According to a recent report by the Mid Ohio Regional Planning Commission (MORPC), the Columbus, Ohio, intersection of Cleveland Avenue and Morse Road is the most dangerous intersection in Central Ohio. That intersection, says the report, has seen the most car accidents from 2008 to 2010.
Officials cite several reasons for the high number of accidents at that particular intersection. For one, it’s a wide intersection, so drivers who are passing through it may not readily see another driver who has run a red light. Also, an especially large volume of vehicles moves through that intersection each day.
The MORPC report also shows that Morse Road recurs on the list, as that road’s intersection with Stelzer Road and Westerville Road are also included.
The city intends to install cameras near particularly dangerous intersections in an attempt to hold reckless and negligent drivers accountable. However, officials have discussed the difficulty of choosing which of Columbus’ 15,000 intersections should be chosen for the implementation of surveillance equipment. The MORPC list, they say, makes those decisions easier to make. The decision to place cameras at certain intersections will also take into account more dangerous types of crashes.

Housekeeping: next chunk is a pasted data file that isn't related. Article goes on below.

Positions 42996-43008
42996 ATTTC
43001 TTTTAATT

Currently, Columbus has 28 cameras installed. By March 2012, the city intends to have 38 cameras watching the roadways.
While surveillance tactics may help in solving some problems that cause car accidents, an intersection that is structurally unsafe will continue to cause crashes that result in personal injury. Moreover, cameras cannot prevent driver error. Every individual who gets behind the wheel of an automobile has an obligation to the other drivers on the road. When that obligation is not lived up to, reckless and negligent drivers must be held accountable. If the fault of another driver results in personal injury, victims should know the full extent to which they are protected under the law.
Source: nbc4i.com, “Cleveland Avenue At Morse Road Tops List of Most Dangerous Intersections,” Denise Yost, Nov. 30, 2011